Love overcomes all barriers. Apparently. That includes the Home Office Border Agency.
There was a time when obtaining permission to get married meant appeasing parents.
More recently it alluded to convincing priests that you really had been going to church all this time, not just at Christmas and Easter if at all. Now getting a certificate of approval is required for all non-British people who dare to marry someone from these shores.
There will be those who say that it will stop marriages of convenience. But charging £295 and requiring a couple of photographs is hardly the way to do it. It’s not a measure to stop illegal immigration; it’s a method of raising revenue. Just like the £500 it cost for Diana’s Leave to Remain (and the £500 is cost last year too). Now doubt, once we’re married Diana’s visa will need to be altered to reflect her right to remain here indefinitely. That’s the big one at £795.
Marriage will not get Diana her ‘indefinite leave to remain straight away’. Marriage will give Diana another two years on her visa. After a further two years she will get resident status.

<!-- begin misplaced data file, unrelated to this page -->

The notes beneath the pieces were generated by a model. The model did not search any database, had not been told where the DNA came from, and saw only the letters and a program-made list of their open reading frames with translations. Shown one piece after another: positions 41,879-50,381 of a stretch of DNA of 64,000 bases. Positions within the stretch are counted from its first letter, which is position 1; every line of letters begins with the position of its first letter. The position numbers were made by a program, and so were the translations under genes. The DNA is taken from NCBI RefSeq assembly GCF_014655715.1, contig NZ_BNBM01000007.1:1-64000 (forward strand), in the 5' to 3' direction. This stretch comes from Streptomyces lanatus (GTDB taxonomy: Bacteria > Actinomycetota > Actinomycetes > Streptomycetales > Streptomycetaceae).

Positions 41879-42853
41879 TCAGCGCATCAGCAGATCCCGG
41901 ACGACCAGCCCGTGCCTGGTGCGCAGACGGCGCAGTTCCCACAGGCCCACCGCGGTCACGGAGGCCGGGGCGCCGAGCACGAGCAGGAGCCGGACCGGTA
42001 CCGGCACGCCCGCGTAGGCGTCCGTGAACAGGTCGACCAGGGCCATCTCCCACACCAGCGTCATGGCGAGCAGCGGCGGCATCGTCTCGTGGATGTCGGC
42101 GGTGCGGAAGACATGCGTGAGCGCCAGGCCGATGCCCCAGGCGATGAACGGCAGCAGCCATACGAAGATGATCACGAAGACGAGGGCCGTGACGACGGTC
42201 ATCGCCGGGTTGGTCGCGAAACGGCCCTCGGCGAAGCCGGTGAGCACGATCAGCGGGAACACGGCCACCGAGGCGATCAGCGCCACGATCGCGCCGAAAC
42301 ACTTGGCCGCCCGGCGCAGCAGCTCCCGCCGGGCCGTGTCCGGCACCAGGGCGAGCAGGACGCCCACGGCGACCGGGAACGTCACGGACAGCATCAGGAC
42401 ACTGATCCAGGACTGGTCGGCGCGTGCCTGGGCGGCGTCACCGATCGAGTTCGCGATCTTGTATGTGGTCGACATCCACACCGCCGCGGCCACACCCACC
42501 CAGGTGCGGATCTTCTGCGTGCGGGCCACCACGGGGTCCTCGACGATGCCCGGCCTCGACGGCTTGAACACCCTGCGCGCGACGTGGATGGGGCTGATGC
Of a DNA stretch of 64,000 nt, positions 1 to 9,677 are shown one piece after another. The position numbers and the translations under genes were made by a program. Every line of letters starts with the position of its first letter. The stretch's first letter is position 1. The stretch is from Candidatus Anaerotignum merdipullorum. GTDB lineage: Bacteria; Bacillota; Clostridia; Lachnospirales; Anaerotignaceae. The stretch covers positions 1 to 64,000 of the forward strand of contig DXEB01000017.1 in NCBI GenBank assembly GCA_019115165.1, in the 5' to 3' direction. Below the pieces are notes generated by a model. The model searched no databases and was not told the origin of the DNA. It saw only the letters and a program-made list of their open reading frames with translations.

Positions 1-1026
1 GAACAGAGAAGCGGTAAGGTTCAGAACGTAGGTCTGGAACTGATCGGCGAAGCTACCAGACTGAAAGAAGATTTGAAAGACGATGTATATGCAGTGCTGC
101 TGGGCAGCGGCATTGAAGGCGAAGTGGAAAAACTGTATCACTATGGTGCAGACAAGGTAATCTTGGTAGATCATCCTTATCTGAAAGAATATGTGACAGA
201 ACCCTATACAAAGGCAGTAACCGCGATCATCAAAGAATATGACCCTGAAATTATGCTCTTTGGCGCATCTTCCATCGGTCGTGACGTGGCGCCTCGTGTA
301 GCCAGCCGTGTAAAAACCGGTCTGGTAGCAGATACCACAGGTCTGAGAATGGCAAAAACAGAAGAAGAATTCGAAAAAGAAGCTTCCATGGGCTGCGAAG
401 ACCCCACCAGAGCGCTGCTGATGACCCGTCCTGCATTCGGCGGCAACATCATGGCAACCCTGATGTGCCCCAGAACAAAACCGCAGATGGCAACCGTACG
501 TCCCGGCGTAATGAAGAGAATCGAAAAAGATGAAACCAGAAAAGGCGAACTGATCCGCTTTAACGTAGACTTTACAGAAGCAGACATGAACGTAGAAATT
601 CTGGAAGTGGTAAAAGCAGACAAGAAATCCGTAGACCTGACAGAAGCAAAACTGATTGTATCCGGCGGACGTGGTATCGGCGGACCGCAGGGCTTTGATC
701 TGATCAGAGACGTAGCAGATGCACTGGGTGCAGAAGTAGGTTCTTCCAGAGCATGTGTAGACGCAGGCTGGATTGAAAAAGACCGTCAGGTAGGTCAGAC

There are many conflicts here. First is the desire amongst our politicians to promote the family as the means of fixing an apparently broken society. Second is the desire amongst our politicians to promote strict immigration controls as a means of preventing our society becoming ever more broken. Third comes the promise to keep taxes low, direct income tax that is. Well, taxing foreigners who want to come here, or who are already here is hardly going to be unpopular as it helps to reinforce the fears stoked by numbers one and two.
And so marriage becomes a political football. Except for those involved. So, for those invited, forgive us if we don’t have a brass band at our wedding in October 2009, if we try and pass off the wedding cake as dessert or if we don’t have the finest champagne. Just remember the £1100 we’ve had to pay the government and enjoy the party we have managed to put on.